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November 9, 2001

Save the cookie

You would think that by this time in the Internet's history we would have reached the point where the politicians making laws would have learned a thing or two about how it works, and would therefore not be proposing (and passing) quite such stupid laws as they used to. Apparently not.

Somehow, tacked onto an otherwise sensible bill aimed at protecting consumer privacy are provisions requiring Web sites to use cookies only on an opt-in basis. Consultation to remove this bit of idiocy closes in mid-November.

The offending bit appears in the second report on the proposal for a European Parliament and Council directive concerning the processing of personal data and the protection of privacy in the electronic communications sector" (PDF), and is labelled "amendment 26 to article 5, paragraph 2a". What seems to be upsetting the EC is that cookies may enter a user's computer without that user's specific permission.

Well, that's true. On the other hand, it's pretty easy to set any browser to alert you whenever a site wants to send you a cookie - and have fun browsing like that, because you'll be interrupted about every two and a half seconds. Microsoft's Internet Explorer 6 lets you opt out of cookies entirely.

A lot of people are oddly paranoid about cookies, which are, like the Earth in the Hitchhiker's Guide to the Galaxy, mostly harmless. At heart, what cookies do is give Web sites persistent memory. Unlike what many people think, a connection to a Web site is not continuous; you request a page, and then you request another page, and without cookies the Web site does not connect the two transactions.

Cookies are what make it possible to build up an order in a shopping cart or personalize a site so it remembers your ID and password or knows you're interested in technology news and not farming. These uses do not invade privacy.

There are, of course, plenty of things you can do with cookies that are not harmless. Take Web bugs. These hidden graphics, usually 1x1 pixels, enable third parties to track what you do on the Web and harvest all sorts of information about you, your computer, and what browser you use. Privacy-protecting sites like the Anonymizer depend on cookies.

Similarly, the advertising agency DoubleClick has been under severe fire for the way it tracks users from site to site, even though it says that the data are anonymized and the purpose is merely to ensure that the ads you see are targeted to your interests rather than random.

MEPs who want to protect consumer privacy, therefore, should not be looking at the technology itself but at how the technology is used. They should be attrempting to regulate behavior that invades privacy, not the technology itself. To be fair, the report mentions all these abuses. The problem is simply that the clause is overbroad, and needs some revision. Something along the lines of requiring sites to explain in their privacy policies how they use cookies and a prohibition on actually spying on users would do nicely.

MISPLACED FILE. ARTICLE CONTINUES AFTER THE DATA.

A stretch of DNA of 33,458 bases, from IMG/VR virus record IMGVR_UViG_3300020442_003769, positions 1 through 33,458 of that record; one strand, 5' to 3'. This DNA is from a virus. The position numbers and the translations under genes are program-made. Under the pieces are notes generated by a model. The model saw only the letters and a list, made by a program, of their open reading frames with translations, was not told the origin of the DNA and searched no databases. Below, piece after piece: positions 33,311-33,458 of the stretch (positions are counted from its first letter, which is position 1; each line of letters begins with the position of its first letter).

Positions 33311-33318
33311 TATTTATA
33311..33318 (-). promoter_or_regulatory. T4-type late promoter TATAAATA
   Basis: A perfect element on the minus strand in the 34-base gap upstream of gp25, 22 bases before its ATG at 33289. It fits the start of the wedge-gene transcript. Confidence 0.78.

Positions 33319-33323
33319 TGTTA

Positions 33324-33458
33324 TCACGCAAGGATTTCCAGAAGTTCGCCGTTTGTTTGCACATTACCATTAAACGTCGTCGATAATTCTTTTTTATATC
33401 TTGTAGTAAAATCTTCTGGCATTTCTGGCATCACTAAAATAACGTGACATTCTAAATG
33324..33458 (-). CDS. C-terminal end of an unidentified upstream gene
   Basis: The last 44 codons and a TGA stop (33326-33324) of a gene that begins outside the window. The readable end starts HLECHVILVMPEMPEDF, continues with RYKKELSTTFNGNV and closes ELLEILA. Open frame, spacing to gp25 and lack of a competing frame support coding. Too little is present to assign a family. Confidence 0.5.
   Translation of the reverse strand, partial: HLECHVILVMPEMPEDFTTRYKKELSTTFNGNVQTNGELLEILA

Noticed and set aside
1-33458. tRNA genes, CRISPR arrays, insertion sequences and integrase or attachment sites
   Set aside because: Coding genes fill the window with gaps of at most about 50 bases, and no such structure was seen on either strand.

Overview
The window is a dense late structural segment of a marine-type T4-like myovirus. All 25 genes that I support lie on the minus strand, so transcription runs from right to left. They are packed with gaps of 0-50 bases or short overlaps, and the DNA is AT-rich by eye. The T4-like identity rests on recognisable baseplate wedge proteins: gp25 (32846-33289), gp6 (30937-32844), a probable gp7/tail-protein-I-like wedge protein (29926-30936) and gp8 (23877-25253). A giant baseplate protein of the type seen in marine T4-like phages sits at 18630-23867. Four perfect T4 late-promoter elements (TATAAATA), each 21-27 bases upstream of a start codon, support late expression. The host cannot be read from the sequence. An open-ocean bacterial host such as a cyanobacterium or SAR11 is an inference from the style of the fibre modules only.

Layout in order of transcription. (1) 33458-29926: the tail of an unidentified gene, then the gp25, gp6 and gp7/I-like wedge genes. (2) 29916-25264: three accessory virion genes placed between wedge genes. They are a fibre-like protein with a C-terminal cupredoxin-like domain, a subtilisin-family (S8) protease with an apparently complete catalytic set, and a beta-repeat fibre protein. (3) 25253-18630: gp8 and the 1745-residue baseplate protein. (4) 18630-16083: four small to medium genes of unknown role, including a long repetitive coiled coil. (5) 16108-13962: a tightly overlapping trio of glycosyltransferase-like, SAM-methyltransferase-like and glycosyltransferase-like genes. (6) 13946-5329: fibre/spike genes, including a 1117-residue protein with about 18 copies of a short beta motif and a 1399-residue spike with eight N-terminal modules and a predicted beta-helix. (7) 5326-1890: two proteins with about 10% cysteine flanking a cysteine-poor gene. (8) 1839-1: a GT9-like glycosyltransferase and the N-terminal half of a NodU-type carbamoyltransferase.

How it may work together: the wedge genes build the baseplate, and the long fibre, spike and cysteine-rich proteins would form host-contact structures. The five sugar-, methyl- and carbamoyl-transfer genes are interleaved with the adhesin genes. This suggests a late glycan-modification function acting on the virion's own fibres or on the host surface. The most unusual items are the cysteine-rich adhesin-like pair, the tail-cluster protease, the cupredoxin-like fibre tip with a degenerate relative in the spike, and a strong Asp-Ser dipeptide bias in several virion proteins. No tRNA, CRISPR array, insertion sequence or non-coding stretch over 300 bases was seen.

The point is to get at what people do with technology, not outlaw the technology itself.

We've had similar problems in the US, most recently and notably with the Digital Millennium Copyright Act, which also tends to criminalize technology rather than behaviour. This is the crevasse that Sklyarov fell into. For those who haven't been following the story, Sklyarov, on behalf of his Russian software company, Elcomsoft, wrote a routine that takes Adobe eBooks and converts them into standard PDFs. Yes, that makes them copiable. But it also makes it possible for people who have bought eBooks to back them up, run them through text-to-speech software (indispensable for the blind), or read them on a laptop or PDA after downloading them onto their desktop machine.

In the world of physical books, we would consider these perfectly reasonable things to do. But in the world of digital media these actions are what rightsholders most fear. Accordingly, the DMCA criminalizes creating and distributing circumvention. As opponents to the act pointed out at the time, this could include anything from scissors and a bottle of Tippex to sophisticated encryption cracking software. The fuss over DeCSS, which removes regional coding from DVDs, is another case in point. While the movie studios argue that DeCSS is wholly intended to enable people to illegally copy DVDs, the original purpose was to let Linux users play the DVDs they'd paid for on their computers, for which no one provides a working commercial software player.

The Internet Advertising Bureau has of course gone all out to save the cookie. It is certainly true, as they say, that it would impair electronic commerce in Europe, the more so because it would be impossible to impose the same restrictions on non-EU businesses.

If MEPs really want to protect consumer privacy, here's what they should do. First of all, learn something about what they are doing. Second of all, focus on behaviour.